2022 is about to be over and most of us believe it’s better that way. As 2023 comes near, the last digest of the year is dedicated to the trends of the upcoming year that will mark the future of work.
While it looks like the snowball set in motion this year is not slowing down easily, there’s hope that companies will adjust their hiring policies so that they no longer have to downsize, leaders get used to navigating the intricacies of hybrid work, and the post-pandemic workplace finally stabilizes.
Here are last week’s top stories:
- Tesla is bracing for layoffs
- Remote work is the trend of the year (yes, next one as well)
- Cisco is training 84,000 employees to become LinkedIn influencers
- The future of the talent market in 2023
Let’s dive in!
The meditation app is laying off about 50 employees, roughly 45 of its total headcount. This is not the first wave of layoffs among meditation-oriented startups: in August, Calm (Headspace’s competitor) downsized its 400-people team by 20%.
According to Chinese media, the mobile phone manufacturer is in the middle of sweeping layoffs that affected the company’s internet and smartphone units. According to the press, some departments were downsized by 75%.
Pluralsight lays off 20% of staff | Pluralsight
In a letter to the team, the CEO of Pluralsihhgt reflected on the company’s dwindling financial performance in Q4 and stressed the need for restructuring. In what he calls “one of the toughest messages…ever delivered”, Aaron Skonnard announced a layoff affecting 20% of the headcount.
Tesla has been getting a lot of bad press in Q4, mainly because of the questionable Twitter deal involving its CEO, Elon Musk. Following the news of the acquisition, the company’s stock prices dropped and haven’t fully recovered. On top of that, Tesla, like many others, is pressured by worsening macroeconomic conditions. As the result, layoffs seem to e looming over the car manufacturer and are expected to start as soon as early 2023.
Remote and hybrid work
The pandemic may be over, but working from home is not. In December 2022, over 30% of knowledge workers still work remotely. For many of them, it’s a benefit that would equal 8% of their salary (which would make $5,000 out of a $60,000 yearly paycheck). Such appreciation for WFH means that if organizations want to stay competitive in the year to come, they cannot pull the plug on it as they think about the future of work.
What we learned about remote work in 2022 |The Washingon Post
2022 was accompanied by another unprecedented experiment: hybrid work. When companies started partially transitioning to offices, some employees enjoyed the new style, while others hated it. The Washington Post takes a deep dive into the lessons we learned from hybrid work adoption to figure out what sets successful policies apart from those that failed.
What happens when you order your team back ot the office? According to BBC, a lot of employees see RTO mandates as a deal-breaker. They feel disrespected by the employer ordering them to come back, often at the cost of uprooting their lives.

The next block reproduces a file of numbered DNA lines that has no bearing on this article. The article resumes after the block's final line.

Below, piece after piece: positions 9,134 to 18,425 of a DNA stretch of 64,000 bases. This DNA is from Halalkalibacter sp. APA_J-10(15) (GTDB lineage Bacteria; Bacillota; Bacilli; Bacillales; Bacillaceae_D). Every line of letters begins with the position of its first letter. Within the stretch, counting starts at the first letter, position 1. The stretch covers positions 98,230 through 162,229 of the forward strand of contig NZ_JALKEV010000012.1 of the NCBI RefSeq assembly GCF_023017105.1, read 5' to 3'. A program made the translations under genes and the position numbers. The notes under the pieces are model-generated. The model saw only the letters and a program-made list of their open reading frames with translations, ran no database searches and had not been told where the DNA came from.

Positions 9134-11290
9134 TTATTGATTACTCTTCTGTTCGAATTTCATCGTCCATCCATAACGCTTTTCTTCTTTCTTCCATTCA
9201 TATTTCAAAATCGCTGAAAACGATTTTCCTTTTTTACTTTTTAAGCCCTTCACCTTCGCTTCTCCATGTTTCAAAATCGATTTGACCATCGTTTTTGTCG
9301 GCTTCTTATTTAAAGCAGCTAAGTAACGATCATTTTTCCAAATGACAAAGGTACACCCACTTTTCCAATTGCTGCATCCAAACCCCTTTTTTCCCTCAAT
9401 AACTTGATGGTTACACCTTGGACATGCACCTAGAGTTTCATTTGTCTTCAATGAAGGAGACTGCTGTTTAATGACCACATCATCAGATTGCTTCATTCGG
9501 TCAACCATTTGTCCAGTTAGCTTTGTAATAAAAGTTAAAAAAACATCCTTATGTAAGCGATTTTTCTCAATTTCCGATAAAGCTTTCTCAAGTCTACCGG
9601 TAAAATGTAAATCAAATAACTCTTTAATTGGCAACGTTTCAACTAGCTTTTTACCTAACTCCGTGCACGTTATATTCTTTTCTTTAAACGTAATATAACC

Is Remote Work Holding Gen-Z Back? | Forbes
While, for a lot of employees, remote work became a unique opportunity to reclaim their lives, there’s a unique category of employees who had no taste of what if feels like to work at the office. Gen Z workers who started their careers during the pandemic had to come to terms with the disconnect, miscommunications, and ambiguity of remote work – and their careers are hurting because of it.
Management and leadership
As one of the leaders in examining the trends in talent management, UNLEASH has shared some predictions for the future of work and the talent market for the upcoming year. Some of these are predictable, others are rarely talked about, but all have a solid case to back them up.
3 Strategies to Bridge Generational Divides at Work | Harvard Business Review
What a great time to try and figure out workplace communication! With Gen Z entering the workplace, a lot of organizations have 4-5 generations of employees working side-by-side. In such conditions, generational divides are imminent – here’s how leaders can keep teams united despite the differences in ages and experiences.
Social media allow everyone to have a platform but employees are often reluctant to churn out content or keep a consistent posting schedule, mostly due to the lack of social media training. At the same time, knowing how to leverage their channels can help organizations boost employer brand, improve employee retention, and fuel L&D. To reap these benefits, CIsco is training its 84,000-workforce to become Linkedin influencers.
Pregnancy is a time of high vulnerability and certainty. Being responsible for the child’s fetal development is pressuring enough for mothers – but the stakes get higher once job-related stress is thrown into the mix. In the US, legislations keep employees accountable for protecting pregnant employees – yet, it is often not enough. Learn how organizations can walk the extra mile to help expecting mothers continue career development without it taking a toll on the baby.
This weekly digest on the future of work is brought to you by oVice: a virtual office platform that supports remote and hybrid teams with customizable spaces for onboarding, employee training, casual chatting, brainstorming, or town halls.